The Black Lives Matter movement has proven itself to be a powerful and effective vehicle over the past five years to demand reform in terms of anti-Black racism; with their current focus on justice for George Floyd and his family. Thus, how can Muslims not support it? Of course, we cannot give any organisation carte blanche support. Religiously, we Muslims cannot give unconditional support to anybody save to God and His Prophet ﷺ. Given that BLM has a few stated aims that are inconsistent with Islam’s theology (‘freeing ourselves from the tight grip of heteronormative thinking’ is one of them, for instance), our activism must be guided by sacred knowledge and illumined by revealed guidance. Our intention is not supporting BLM, as such. Instead, it’s a case of making a stand against injustice, in this case anti-Black racism: supporting those individuals or organisations that are likely to be the most effective in achieving this goal. (It should go without saying, that we can work for justice for more than one cause or more than one set of people at the same time). And this is what the above verse and the hilf al-fudul pact have in mind. And just like the BLM describes itself as ‘unapologetically Black’, perhaps some of us need to be a tad more unapologetically Muslim?

But let’s take our focus off such theological nuances for now, and tie a ribbon around the whole thing and say: Let us, at least in spirit and in principle, if not in body, fully support Black Lives Matter as a cause, more than as a movement, in seeking to resolve structural racism; get justice done for all the George Floyds and all the Stephen Lawrences; and to get people to reflect on their own attitudes to racism and the racial ‘Other’ – ensuring our knee isn’t on the necks of others. We should support the overall goals of any grassroots movement that is working for a fairer, more just and tolerant Britain for everyone: black or white. Of course, for that to happen, from a Black Muslim perspective, anti-Black racism as well as an ever-growing Islamophobia must be tackled. Currently in Britain, God forbid that you are ostensibly a Muslim and Black!

Racism affects all people of colour. But when it comes to black people, they face a unique anti-black prejudice as the ultimate Other, propagated both by white majorities and even other ethnic minorities. As a marginalised community South Asians, no doubt, have their own prejudices thrown their way. But they are not the same lived experiences as that of Black people. And while it can be easy to lump everyone together and perceive ourselves as having a shared trauma, statistics show that this equivalence is not really true.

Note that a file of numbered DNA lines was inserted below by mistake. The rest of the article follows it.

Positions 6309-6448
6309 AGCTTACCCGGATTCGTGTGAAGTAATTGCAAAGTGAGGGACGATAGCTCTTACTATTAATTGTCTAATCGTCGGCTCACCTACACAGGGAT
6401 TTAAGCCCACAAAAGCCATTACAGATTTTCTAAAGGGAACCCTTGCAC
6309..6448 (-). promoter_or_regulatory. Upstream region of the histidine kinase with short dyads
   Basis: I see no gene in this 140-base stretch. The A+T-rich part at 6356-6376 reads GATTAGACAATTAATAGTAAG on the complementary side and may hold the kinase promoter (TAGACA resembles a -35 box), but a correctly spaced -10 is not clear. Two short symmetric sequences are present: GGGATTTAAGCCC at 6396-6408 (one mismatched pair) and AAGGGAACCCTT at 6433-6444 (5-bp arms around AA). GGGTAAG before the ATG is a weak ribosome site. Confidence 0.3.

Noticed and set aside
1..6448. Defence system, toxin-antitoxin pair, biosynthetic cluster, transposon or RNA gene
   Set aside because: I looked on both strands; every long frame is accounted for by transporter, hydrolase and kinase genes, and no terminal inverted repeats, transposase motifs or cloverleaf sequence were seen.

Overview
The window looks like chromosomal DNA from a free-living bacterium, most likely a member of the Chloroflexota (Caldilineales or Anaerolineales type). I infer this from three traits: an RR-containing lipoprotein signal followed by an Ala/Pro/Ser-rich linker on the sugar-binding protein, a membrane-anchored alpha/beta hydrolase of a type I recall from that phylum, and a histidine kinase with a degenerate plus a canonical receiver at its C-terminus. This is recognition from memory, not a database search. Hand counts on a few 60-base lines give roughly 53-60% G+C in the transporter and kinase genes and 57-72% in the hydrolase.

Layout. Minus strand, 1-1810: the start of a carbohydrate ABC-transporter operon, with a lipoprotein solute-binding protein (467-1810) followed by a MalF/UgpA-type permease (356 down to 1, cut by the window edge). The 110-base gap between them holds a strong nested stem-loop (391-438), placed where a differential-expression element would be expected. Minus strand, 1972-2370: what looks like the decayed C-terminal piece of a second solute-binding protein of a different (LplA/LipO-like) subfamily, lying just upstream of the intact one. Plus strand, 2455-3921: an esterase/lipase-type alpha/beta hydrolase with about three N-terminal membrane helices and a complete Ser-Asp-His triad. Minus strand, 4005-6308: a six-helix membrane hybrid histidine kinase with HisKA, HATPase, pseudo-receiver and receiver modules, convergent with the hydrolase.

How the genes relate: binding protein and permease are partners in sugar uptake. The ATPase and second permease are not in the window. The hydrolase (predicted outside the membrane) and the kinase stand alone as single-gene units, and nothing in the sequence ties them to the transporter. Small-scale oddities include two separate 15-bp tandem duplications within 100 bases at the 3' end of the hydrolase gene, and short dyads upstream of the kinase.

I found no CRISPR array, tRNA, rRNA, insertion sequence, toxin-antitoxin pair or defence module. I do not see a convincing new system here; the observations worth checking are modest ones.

In closing, I’d like to thank my youngest daughter, Atiyyah, for inspiring me to revisit and renew my ideas on anti-black racism; and my friend, Dr Abdul Haqq Baker for prompting me to write this piece, offering invaluable suggestions, and then reviewing it for me.

Wa’Llahu wali al-tawfiq.

1. Ahmad, Musnad, no.22978. Ibn Taymiyyah declared its chain to be sahih in Iqtida’ al-Sirat al-Mustaqim (Riyadh: Dar Ishbiliyah, 1998), 1:412.

2. Al-Tirmidhi, no.3894, where he declared the hadith to be hasan sahih.

3. Al-Bukhari, nos.2545; 6050.

4. Majmu‘ Fatawa (Riyadh: Dar ‘Alam al-Kutub, 1991), 35:230.

5. GOV.UK: Black Caribbean Ethnicity Facts and Figures.

6. Abdal Hakim Murad, Travelling Home (Cambridge: The Quilliam Press, 2020), 49-50.

7. See: Ibn ‘Asakir, Tarikh Madinat al-Dimashq (Dar al-Fikr, 1996), 42:24.

8. As per Ibn ‘Abd al-Barr, al-Isti‘ab fi Ma‘rifat al-Ashab (Beirut: Dar al-Kutub al-‘Ilmiyyah, 1971), 3:236

9. Al-Bukhari, no.3438.

10. Ibn Hajr al-‘Asqalani, Fath al-Bari bi Sharh Sahih al-Bukhari (Cairo: Dar al-‘Alamiyyah, 2013), 8:61.

Kalam & the Hanbalis: Is It Really Relevant Today?

Often rendered into English as ‘theology’, ‘ilm al-kalam (or kalam, for short) is the science which establishes and elaborates upon matters of doctrine and belief. Because it depends upon reason-based arguments, it is ‘discursive’: hence ‘ilm al-kalam is sometimes referred to as discursive theology. In its more conjectural or philosophical form – a form where it does not play a supportive role to the textual-based conclusions of the Islamic Revelation, but rather infers positions from its own first principles – ‘ilm al-kalam is often referred to as speculative theology. As for those theologians who are practitioners of kalam, they are called mutakallimun.

This article seeks to address four core issues: [1] The position of kalam in Sunni Islam; [2] the Hanbali position[s] concerning it; [3] its pros, cons and true purpose; [4] its relevance, if any, in today’s intellectually, faith challenging milieu – especially in terms of being able to offer cogent, articulate, Islamically-grounded responses to atheism and scientism.

I